In the 8th grade, we were instructed by our English teacher, Mrs. Best, to write a career report about our intended future employment. My guess is most of us had not thought about that. At least I hadn’t. So I chose astronomy. I mentioned this to Mom. “No,” she said, “you will not become an astronomer. Astronomers don’t make any money.” I tried to talk her out of it, but eventually I gave up.
“Chemistry,” I said. Mom agreed that was acceptable. One of her friends had a chemistry background. So in the ’70s I obtained my BS in chemistry. While still in high school, I constructed a home chemistry lab in the basement of our house. About five or six years later, sometime between about 1965 and 1968, I decided to synthesize an alkyl halide, in particular an alkyl bromide.
An Alkyl HalideWhat is an alkyl halide? As its name suggests, it is a compound derived from an alkane and a halogen atom, in this case a bromine atom. An alkane consists of carbon (C) and hydrogen (H) atoms. Hydrogen, valence 1; carbon valence 4. The simplest alkane is methane CH₄.
The second simplest alkane can be made from two methane molecules, stripping one hydrogen from each, to produce ethane, CH₃-CH₃. The third simplest alkane is propane, CH₃-CH₂-CH₃. But these are alkanes. What is alkyl? Simply remove at least one hydrogen atom and it becomes an alkyl group. Whether the alkyl group is methyl, ethyl, propyl, or something else, it is often written (generically) as R-.
Now alkanes are slow to react chemically. So sometimes an alkyl alcohol is used to make an alkyl halide. The reaction for the formation of an alkyl bromide from the alcohol is,
R-OH + HBr → R-Br + H₂OThus n-butyl alcohol plus hydrobromic acid in the presence of sulfuric acid produces n-butyl bromide.
CH₃CH₂CH₂CH₂-OH + HBr → CH₃CH₂CH₂CH₂-Br + H₂OThe above generic reaction and example involve a primary alcohol. Notice the straight chain of carbon atoms (with attached hydrogen atoms). The -OH group is attached to the end of the straight chain in the above reaction. It is a primary alcohol.
Reaction MechanismThe basic mechanism involving sulfuric acid and the above primary alcohol may be written
CH₃CH₂CH₂CH₂-OH + H⁺ → CH₃CH₂CH₂CH₂⁺ + H₂O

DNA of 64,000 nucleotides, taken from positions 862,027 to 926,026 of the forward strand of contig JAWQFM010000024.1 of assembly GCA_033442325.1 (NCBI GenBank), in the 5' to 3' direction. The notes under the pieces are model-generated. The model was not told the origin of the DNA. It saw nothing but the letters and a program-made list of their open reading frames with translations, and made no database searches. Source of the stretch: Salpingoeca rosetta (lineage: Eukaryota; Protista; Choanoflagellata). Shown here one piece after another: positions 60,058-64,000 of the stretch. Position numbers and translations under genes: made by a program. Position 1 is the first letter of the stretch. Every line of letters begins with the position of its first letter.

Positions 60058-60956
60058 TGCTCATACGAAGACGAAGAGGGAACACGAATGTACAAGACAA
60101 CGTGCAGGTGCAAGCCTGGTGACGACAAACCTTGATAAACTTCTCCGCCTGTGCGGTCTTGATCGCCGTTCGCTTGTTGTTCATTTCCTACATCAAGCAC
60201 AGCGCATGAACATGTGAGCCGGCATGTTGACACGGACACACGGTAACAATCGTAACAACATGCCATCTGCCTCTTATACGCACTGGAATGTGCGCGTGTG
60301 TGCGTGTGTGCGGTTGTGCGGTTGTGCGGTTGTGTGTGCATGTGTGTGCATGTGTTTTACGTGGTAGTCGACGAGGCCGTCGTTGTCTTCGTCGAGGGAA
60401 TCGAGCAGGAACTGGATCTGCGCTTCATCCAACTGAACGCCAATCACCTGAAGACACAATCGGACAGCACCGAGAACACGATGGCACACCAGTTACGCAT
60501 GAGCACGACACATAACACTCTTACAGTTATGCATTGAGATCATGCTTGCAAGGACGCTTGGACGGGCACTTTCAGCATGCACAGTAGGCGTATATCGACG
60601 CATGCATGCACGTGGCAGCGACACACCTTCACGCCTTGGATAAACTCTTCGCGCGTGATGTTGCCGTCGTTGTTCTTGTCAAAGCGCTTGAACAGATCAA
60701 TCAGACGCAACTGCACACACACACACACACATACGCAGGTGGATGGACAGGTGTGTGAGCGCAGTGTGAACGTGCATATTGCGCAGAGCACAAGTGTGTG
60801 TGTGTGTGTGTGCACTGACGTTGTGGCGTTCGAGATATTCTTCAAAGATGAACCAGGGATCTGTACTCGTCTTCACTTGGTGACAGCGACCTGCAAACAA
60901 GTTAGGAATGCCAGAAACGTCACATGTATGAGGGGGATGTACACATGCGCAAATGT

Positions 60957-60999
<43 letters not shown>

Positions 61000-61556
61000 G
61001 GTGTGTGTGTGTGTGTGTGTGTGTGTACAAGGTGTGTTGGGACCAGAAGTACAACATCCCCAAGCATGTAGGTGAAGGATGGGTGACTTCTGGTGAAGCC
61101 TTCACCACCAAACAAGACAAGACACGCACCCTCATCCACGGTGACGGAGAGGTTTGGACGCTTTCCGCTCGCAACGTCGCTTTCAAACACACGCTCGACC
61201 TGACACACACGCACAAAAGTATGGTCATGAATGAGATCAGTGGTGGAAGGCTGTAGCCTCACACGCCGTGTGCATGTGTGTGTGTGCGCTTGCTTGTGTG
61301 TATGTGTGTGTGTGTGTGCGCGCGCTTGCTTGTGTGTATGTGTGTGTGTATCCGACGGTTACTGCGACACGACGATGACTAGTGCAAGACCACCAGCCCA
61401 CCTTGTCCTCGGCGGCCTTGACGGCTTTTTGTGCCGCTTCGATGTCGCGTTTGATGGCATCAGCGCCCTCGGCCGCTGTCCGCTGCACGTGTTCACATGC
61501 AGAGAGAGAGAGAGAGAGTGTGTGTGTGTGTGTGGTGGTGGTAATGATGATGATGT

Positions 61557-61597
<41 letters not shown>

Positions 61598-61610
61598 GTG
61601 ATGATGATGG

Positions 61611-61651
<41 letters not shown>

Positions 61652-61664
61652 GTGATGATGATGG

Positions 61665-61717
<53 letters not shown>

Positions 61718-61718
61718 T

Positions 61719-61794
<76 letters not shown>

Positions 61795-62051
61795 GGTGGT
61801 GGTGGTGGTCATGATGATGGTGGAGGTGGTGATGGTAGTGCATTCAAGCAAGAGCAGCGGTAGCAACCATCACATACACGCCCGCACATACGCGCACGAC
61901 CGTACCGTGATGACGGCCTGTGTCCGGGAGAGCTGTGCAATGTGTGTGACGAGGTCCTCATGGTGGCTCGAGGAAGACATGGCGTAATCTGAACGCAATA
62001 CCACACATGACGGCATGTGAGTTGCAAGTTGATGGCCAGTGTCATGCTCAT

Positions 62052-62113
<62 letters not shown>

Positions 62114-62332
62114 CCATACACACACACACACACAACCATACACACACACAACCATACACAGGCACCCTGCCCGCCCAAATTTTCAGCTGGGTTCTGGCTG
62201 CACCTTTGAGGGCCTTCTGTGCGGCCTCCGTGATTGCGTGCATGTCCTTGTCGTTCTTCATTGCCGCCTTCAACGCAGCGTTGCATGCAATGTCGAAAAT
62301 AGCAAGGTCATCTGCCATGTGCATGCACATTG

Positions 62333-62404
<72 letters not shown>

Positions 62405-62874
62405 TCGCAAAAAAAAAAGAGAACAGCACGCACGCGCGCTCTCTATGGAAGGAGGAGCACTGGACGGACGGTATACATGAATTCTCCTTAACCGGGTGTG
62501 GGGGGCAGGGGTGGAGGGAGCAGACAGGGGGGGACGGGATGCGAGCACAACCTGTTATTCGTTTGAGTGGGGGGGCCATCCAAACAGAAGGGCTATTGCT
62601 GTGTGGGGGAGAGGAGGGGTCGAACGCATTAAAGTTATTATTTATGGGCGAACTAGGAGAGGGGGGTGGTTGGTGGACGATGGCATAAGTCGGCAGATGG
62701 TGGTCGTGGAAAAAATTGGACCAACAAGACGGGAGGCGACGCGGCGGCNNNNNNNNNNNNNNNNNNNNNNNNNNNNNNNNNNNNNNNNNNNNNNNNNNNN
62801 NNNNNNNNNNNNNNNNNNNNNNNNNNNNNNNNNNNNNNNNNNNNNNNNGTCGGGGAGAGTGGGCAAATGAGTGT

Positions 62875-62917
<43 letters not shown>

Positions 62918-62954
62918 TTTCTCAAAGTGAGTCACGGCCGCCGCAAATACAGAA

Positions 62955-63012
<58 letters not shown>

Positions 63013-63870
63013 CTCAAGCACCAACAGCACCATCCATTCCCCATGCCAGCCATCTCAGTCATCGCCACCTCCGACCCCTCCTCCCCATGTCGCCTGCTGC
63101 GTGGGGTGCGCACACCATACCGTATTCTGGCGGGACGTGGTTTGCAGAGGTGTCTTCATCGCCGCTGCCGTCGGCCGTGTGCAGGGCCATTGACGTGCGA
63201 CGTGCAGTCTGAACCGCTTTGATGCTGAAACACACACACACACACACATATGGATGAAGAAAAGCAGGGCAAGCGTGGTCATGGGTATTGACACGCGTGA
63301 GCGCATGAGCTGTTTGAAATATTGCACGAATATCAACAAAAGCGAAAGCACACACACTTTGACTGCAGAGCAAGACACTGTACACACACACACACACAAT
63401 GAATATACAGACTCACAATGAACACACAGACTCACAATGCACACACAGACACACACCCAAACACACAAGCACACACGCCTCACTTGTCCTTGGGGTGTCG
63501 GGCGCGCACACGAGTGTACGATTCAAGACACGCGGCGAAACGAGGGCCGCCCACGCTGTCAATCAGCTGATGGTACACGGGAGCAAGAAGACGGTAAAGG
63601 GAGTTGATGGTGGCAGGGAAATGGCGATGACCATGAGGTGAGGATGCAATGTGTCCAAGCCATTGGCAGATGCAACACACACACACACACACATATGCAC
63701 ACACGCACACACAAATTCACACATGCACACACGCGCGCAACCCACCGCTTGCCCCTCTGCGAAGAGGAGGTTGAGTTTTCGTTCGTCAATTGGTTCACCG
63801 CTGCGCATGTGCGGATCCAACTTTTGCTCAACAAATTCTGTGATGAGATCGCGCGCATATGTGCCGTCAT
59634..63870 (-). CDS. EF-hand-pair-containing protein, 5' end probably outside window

CH₃CH₂CH₂CH₂⁺ + HBr → CH₃CH₂CH₂CH₂Br + H⁺The generation of another hydrogen ion should guarantee the continuance of the reaction process. Notice that the above primary alcohol is saturated. That is, there are no double bonds, there is no unsaturation.
Allyl BromideRefluxing allyl alcohol (note: not the generic alkyl, but a specific alcohol, allyl) with hydrobromic acid in the presence of a little sulfuric acid primarily produces allyl bromide.
R- is, in this instance, the straight-chain H₂C=CH-CH₂-.
H₂C=CH-CH₂-OH + H⁺ → H₂C=CH-CH₂⁺ + H₂O
H₂C=CH-CH₂⁺ + HBr → H₂C=CH-CHBr + H⁺The double bond complicates matter slightly. It might be suspected mere substitution does not occur to produce pure allyl bromide. The double bond suggests at least some addition reactions occur, producing H₃CHBrCH₂OH and H₃CHBrCH₂Br and traces of other compounds.
Being young and assuming an air of intelligence, I started the reaction and went upstairs to obtain a snack. When I came back downstairs, I was shocked, even horrified! What had gone wrong? I quickly turned the reaction off, opened the window, and left the room.
The UnanticipatedI remembered alkyl bromides having an aroma that is not unpleasant. I expected this would be true of allyl bromide. But consider what Wikipedia says of the stuff… “Physically, allyl bromide is a clear liquid with an intense, acrid, and persistent smell.”
Then questions flooded my mind. What if my parents discovered I’d done this? What of the pets? Fortunately, my parents were not at home. I opened all the windows and let the pets out. I left for a friend’s house and returned later. Joy of joys, my parents had not come home and the smell was gone. I closed the windows, let the pets in, and never breathed a word to my parents. But I’ve never forgotten the time I decided to prepare an alkyl halide.
Note: You might also enjoy I Follow Dmitri Mendeleev’s Recipe for Chromyl Chloride Preparation
References: ← Back to Classic Science